Headaches and Migraines

Many people suffer from headaches and migraines on a regular basis. Depending on the type of headache you have, your pain may be relieved with chiropractic adjustments.

There is a term, “cervicogenic headache”. This term describes a headache that is caused by a problem in the neck (also called the cervical spine). Hypertonic muscles (overly right muscles) in the back of the neck, where the neck meets the skull, can send pain all around the eyes. The pain may even feel like it is behind the eyeball. Other muscles, such as the muscles that go from behind your ear and around the side of your neck to your sternum, can also refer pain into and around the head causing a headache.

Many headaches are caused by stress, quite often from the stress that accumulates in the shoulder muscles and back of the neck. After prolonged tension in those areas a headache can develop. An adjustment to the bones of the upper back and neck often causes immediate relaxation of the involved muscles and the headache will begin to dissipate shortly after.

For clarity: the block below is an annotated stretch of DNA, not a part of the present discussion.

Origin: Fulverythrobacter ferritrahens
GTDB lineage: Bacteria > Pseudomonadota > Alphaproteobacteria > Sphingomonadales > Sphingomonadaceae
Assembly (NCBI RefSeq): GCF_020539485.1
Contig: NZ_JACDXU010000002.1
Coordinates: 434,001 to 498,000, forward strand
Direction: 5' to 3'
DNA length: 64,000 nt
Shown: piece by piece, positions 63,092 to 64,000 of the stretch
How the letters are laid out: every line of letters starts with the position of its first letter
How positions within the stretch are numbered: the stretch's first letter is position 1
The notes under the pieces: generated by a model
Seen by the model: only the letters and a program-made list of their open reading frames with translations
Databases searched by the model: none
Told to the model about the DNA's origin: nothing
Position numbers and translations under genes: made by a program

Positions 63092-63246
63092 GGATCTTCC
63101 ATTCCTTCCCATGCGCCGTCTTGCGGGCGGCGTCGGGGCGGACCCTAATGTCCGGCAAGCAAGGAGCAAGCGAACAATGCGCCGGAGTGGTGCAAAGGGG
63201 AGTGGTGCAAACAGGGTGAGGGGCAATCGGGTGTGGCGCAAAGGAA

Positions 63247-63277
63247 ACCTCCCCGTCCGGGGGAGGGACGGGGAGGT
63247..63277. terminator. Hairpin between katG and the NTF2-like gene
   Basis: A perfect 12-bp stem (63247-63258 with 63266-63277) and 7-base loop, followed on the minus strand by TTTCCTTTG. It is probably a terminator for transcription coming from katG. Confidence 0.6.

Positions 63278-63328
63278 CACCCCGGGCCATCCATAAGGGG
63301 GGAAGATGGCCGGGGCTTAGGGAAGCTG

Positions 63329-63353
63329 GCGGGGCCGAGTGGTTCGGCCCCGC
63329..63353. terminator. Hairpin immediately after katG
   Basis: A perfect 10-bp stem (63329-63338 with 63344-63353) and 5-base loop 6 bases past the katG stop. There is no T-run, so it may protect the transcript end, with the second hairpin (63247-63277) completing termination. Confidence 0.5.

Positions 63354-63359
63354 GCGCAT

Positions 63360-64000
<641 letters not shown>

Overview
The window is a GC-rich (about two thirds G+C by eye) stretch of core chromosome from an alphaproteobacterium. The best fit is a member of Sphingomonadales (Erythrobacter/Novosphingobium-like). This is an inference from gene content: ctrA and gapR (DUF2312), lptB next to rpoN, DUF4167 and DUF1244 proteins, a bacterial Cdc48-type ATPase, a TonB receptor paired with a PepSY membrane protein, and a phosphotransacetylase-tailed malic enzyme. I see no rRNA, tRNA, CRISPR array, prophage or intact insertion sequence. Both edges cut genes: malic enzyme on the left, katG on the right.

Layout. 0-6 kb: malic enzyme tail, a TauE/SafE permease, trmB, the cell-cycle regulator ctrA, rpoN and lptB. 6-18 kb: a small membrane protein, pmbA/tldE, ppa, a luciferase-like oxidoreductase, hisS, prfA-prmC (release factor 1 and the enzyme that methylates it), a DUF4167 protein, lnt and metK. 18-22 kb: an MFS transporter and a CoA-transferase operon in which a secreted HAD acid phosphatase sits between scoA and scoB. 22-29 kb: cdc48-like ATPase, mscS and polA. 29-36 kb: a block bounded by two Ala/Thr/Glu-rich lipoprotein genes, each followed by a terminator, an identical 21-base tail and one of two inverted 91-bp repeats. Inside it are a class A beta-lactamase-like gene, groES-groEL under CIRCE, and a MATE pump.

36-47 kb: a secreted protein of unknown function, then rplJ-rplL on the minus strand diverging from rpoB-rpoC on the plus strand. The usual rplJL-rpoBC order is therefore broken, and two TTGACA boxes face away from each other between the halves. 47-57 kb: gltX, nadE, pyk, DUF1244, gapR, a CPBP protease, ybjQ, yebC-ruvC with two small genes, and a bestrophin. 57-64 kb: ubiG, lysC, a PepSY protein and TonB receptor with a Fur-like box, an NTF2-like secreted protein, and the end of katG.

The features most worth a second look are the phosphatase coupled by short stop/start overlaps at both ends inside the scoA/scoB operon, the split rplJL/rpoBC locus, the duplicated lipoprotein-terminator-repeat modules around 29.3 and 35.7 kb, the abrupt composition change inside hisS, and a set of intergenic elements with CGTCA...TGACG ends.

You can find some great details on research regarding headache and chiropractic by heading over to this link here.

Migraines are a different breed. They often come on with specific “triggers” such as red wine, chocolate, certain smells or foods, bright light or loud noises. Treating chronic migraines involves discovering the triggers and working to avoid this things as well as making sure the spine is clear of imbalances that may be an underlying exacerbating factor, or even may be the trigger. Research into the relationship between migraines and spinal disorder is in an early stage and no firm conclusions can yet be drawn, but as more information comes out we will update our research page to reflect this new information and incorporate the new research findings into our treatment protocols.

Beating Chronic Pain with Stress Reduction

There are 3 types of stress: physical, chemical, and emotional.

  • Physical stress can be from poor posture, hard labor, injuries, etc
  • Chemical stress is due to environmental toxins, unhealthy diet, etc
  • Emotional stress results from a bad time at work, unruly kids, deadlines, etc

When you are stressed your adrenal glands pump cortisol into your bloodstream. This causes increased blood pressure. Cortisol has different effects on the body when short term vs. long term.

Short periods of elevated cortisol: “fight or flight”, decreased pain, burst of energy. This is to help the body cope with emergency situations – the proverbial lion encountered in the wild.
Long periods of elevated cortisol: decreased cognition, suppressed thyroid function, blood sugar imbalance, decreased bone mineral density, decreased muscle mass, increased blood pressure, decreased immune function, increased abdominal fat deposition.